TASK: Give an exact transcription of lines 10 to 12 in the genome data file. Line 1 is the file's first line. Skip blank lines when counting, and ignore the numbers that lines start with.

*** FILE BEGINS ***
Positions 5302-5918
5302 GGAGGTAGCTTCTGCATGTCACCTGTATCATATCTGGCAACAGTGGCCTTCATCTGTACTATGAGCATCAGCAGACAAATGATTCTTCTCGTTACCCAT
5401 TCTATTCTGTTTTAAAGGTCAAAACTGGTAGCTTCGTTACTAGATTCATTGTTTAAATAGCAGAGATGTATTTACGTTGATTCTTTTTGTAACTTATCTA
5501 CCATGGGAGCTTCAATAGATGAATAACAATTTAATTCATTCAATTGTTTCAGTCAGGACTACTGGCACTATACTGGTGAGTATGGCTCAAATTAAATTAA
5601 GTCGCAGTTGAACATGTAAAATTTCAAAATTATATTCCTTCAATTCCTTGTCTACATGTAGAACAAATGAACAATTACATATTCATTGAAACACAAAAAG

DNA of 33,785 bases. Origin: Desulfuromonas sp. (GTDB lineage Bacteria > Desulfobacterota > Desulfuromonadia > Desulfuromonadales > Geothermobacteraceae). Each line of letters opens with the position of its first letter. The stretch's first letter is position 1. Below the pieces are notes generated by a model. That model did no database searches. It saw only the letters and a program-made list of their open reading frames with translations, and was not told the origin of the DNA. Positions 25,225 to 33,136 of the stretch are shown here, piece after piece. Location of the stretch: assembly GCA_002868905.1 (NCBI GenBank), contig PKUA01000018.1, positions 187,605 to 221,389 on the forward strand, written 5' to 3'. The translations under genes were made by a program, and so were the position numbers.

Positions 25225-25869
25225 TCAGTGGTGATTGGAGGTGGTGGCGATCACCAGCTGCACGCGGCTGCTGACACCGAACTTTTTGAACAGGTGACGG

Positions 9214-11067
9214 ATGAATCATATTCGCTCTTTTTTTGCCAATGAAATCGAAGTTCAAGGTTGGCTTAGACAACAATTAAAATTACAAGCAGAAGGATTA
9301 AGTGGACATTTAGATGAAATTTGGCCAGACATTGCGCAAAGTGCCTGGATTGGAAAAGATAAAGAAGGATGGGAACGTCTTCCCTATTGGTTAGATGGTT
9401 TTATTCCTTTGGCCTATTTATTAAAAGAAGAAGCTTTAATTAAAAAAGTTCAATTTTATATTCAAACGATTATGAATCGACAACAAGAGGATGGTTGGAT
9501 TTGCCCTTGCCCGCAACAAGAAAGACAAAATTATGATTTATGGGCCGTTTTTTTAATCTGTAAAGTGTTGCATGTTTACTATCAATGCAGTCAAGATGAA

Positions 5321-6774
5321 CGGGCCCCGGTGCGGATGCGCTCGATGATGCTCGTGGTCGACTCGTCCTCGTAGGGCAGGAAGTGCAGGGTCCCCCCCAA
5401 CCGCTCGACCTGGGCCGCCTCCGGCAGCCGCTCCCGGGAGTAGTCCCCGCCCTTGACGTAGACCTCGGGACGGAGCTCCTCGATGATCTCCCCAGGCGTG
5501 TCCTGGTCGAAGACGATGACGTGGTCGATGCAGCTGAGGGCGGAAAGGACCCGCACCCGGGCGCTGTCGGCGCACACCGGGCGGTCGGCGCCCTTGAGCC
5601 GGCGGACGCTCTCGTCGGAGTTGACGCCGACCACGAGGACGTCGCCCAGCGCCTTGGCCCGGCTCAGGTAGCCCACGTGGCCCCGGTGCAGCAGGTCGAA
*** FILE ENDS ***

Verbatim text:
9214 ATGAATCATATTCGCTCTTTTTTTGCCAATGAAATCGAAGTTCAAGGTTGGCTTAGACAACAATTAAAATTACAAGCAGAAGGATTA
9301 AGTGGACATTTAGATGAAATTTGGCCAGACATTGCGCAAAGTGCCTGGATTGGAAAAGATAAAGAAGGATGGGAACGTCTTCCCTATTGGTTAGATGGTT
9401 TTATTCCTTTGGCCTATTTATTAAAAGAAGAAGCTTTAATTAAAAAAGTTCAATTTTATATTCAAACGATTATGAATCGACAACAAGAGGATGGTTGGAT